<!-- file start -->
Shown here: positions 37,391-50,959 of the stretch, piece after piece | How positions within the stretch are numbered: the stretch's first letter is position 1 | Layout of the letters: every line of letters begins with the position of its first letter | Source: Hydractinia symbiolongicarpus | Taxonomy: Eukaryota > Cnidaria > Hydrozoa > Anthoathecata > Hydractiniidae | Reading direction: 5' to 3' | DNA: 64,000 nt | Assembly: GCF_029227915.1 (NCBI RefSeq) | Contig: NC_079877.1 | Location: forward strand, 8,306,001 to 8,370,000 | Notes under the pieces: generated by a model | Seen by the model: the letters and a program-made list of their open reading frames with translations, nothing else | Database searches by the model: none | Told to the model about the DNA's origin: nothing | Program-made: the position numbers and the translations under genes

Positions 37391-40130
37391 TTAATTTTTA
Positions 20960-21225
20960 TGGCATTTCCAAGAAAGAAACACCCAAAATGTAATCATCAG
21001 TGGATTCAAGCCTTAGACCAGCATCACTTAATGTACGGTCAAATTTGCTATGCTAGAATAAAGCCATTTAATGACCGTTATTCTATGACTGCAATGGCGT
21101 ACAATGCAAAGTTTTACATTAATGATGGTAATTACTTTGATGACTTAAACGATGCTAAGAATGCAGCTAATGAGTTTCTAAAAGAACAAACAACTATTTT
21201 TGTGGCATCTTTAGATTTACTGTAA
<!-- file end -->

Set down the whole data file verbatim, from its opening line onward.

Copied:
Shown here: positions 37,391-50,959 of the stretch, piece after piece | How positions within the stretch are numbered: the stretch's first letter is position 1 | Layout of the letters: every line of letters begins with the position of its first letter | Source: Hydractinia symbiolongicarpus | Taxonomy: Eukaryota > Cnidaria > Hydrozoa > Anthoathecata > Hydractiniidae | Reading direction: 5' to 3' | DNA: 64,000 nt | Assembly: GCF_029227915.1 (NCBI RefSeq) | Contig: NC_079877.1 | Location: forward strand, 8,306,001 to 8,370,000 | Notes under the pieces: generated by a model | Seen by the model: the letters and a program-made list of their open reading frames with translations, nothing else | Database searches by the model: none | Told to the model about the DNA's origin: nothing | Program-made: the position numbers and the translations under genes

Positions 37391-40130
37391 TTAATTTTTA
Positions 20960-21225
20960 TGGCATTTCCAAGAAAGAAACACCCAAAATGTAATCATCAG
21001 TGGATTCAAGCCTTAGACCAGCATCACTTAATGTACGGTCAAATTTGCTATGCTAGAATAAAGCCATTTAATGACCGTTATTCTATGACTGCAATGGCGT
21101 ACAATGCAAAGTTTTACATTAATGATGGTAATTACTTTGATGACTTAAACGATGCTAAGAATGCAGCTAATGAGTTTCTAAAAGAACAAACAACTATTTT
21201 TGTGGCATCTTTAGATTTACTGTAA